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# Thread: Calculating exposure for extremely long exposures

1. ## Calculating exposure for extremely long exposures

I'm thinking of trying my hand at extremely long exposures, in the order of days, weeks, months and maybe even years.

The plan is to exploit the reciprocity failure of some films to get the long times I'm looking for, especially Kodak 400TX since it's the worst of the of "standard" films.

My question is this, what to do with varying light conditions. For example, as a test, I intend to shoot a shot of my apartment for couple days. For maybe 12 hours per day, the apartment will be lit by sunlight/artificial light, and during the night it will be dark. In my head, I'd figure that if I meter for the light part of the day, and then overexpose one stop, it should make up for the darkness half of the time. Is this right, close to the truth, or completely off?

And how accurate must I be when doing these exposures? I mean, if I expose a piece of film for say a month, how much does it alter the exposure if I cut the time short by a couple days, or forget about it and stop the exposure a week too late?

2. If you calculate the correct aperture for a month long exposure, and leave it for an extra week, I'd call that about 1/4 stop overexposed. I think the math still works pretty much the same again once you've gone that deep into the reciprocity failure end of things.

Who was that guy who took the years-long exposures of building projects and stuff? Oh yeah, Michael Wesely:

http://www.unfinishedman.com/the-lon...michael-wesely

Must be a heck of a stack of ND filters involved :-)

Duncan

3. Okay, so if it's dark half the time of the day, that would mean a 50% decrease in light, which would require a one stop increase in exposure from the computed exposure at daylight?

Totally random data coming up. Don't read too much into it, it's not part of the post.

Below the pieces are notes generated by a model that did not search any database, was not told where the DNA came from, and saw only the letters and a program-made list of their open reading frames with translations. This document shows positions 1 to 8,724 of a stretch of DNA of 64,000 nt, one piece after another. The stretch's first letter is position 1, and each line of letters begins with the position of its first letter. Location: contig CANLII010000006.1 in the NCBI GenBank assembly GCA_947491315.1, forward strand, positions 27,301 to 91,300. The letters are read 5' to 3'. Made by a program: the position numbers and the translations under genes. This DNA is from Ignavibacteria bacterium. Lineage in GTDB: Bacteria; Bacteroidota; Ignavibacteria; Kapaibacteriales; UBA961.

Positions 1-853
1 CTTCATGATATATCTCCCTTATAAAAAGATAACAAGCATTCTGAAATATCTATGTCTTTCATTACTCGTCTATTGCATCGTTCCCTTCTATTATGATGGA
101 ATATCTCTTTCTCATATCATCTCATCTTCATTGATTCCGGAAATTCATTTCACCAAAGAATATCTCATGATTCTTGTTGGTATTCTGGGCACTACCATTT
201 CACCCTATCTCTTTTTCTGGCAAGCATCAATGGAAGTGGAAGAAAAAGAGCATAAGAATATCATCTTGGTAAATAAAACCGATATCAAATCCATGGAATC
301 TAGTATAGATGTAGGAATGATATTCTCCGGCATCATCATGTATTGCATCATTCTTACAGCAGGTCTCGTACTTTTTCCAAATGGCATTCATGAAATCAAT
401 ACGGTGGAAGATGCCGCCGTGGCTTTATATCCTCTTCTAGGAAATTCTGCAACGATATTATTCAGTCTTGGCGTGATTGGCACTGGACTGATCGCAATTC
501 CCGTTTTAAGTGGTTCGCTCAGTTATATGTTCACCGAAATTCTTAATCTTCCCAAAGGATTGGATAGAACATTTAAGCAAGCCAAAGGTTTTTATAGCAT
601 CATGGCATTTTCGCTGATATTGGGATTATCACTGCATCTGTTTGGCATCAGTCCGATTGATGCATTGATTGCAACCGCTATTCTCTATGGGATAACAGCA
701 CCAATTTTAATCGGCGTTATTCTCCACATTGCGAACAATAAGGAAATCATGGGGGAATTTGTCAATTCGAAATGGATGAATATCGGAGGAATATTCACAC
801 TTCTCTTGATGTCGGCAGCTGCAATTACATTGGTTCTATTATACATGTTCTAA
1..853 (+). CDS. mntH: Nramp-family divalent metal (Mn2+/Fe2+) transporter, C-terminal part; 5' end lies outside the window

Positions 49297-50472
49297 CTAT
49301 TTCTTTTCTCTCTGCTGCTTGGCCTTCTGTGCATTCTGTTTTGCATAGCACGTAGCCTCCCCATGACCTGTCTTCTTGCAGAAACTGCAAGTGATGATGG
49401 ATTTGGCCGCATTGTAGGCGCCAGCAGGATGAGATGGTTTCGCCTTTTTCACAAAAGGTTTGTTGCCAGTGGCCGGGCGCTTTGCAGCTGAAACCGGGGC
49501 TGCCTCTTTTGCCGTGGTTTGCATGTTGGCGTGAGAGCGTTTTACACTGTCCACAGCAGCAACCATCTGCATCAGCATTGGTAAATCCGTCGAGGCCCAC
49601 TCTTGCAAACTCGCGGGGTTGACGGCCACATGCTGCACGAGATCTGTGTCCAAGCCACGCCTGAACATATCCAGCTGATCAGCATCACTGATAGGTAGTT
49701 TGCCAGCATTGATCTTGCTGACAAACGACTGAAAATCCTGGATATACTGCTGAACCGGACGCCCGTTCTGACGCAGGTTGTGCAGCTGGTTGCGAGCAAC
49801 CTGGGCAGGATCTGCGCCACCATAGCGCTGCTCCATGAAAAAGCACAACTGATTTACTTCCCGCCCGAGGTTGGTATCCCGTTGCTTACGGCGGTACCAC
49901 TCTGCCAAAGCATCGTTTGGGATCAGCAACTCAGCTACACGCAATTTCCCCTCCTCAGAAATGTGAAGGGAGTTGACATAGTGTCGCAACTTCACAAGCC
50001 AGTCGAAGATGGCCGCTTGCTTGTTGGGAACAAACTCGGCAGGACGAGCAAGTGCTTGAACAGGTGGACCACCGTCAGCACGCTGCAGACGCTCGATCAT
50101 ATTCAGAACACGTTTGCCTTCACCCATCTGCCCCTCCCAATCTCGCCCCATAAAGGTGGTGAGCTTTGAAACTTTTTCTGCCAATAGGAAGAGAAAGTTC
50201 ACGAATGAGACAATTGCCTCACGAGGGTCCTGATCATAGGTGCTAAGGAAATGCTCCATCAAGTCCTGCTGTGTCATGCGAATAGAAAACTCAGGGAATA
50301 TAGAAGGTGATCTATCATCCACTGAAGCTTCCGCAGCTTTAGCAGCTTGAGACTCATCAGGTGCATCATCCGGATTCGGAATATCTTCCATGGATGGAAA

4. I guess, but most places even when it's dark it's not really DARK... and across a bunch of days you might need to figure out more precisely what percentage of the day it's really dark, etc. I hope you have a lot of patience, to zero in on the proper exposure, it may take quite a bit of "bracketing"!

Duncan

5. It seems to me that the idea of metering goes against the grain of extremely long exposures. If it were me, I would pick an arbitrary exposure time, develop the film, and see if I had blank film, some image, or a completely opaque negative, then adjust exposure of the next negative based on the outcome.

I am curious as to how you are going to restrict the light to permit such long exposures.

6. If you have an old box camera you don't care about you might want to try setting it up at the same film, aperture, etc. for a day and develop it and see what you get and go from there. Heck, you might even want to start with an hour of exposure during daylight to make sure it isn't already completely white and if it comes out then do a 4 hour exposure to see if it actually captures anything more than 1 hour.

7. The plan is to load up my Canon FTb with Tri-X, lock the shutter open, and stack ND-filters infront. My calculations have resulted in that if the average light is around EV6 I would need a -16 stop decrease to reach a 347 day exposure with 400TX after compensating for reciprocity failure (if the effect computed with the formula T=Tm+a*Tm^b still works for these insane times, i.e. 2048 minutes of metered exposure)

8. With that tiny amount of light my main concern is that the reciprocity failure will be so severe that you'll get absolutely nothing on the film.

Are you going to do any shorter tests first? It sounds like an interesting project but I think it would be a bit disappointing to get a completely black or completely white frame after the year because no real world tests were done first. I guess you want to get started but I'd use one camera for the year test and set up some more for shorter tests to develop early in case the calculations were off.

9. Originally Posted by frobozz
If you calculate the correct aperture for a month long exposure, and leave it for an extra week, I'd call that about 1/4 stop overexposed. ...
To be more precise, and assuming reciprocity, the f/stop error is calculated as:

f/stop error = log(actualTime/targetTime)/log(2)

which gives us an overexposure of 0.32 stops for a time increase of 25%.

However, this example is far into reciprocity failure, and therefore, all bets are off.

10. My intentions are to start off at a couple of days, then do more tests until I think I got it right. The only problem is how to test for 1 year exposures, if the calculations are off, then it takes a year until you notice, and if the formulas for reciprocity failure are off, then how am I supposed to go from there? One way would be to just set up a bunch of pin-hole cameras, and do 10-15 simultaneous tests, but then it becomes problematic to make sure that all the cameras are identical, and that the apertures actually are the size used for calculations.

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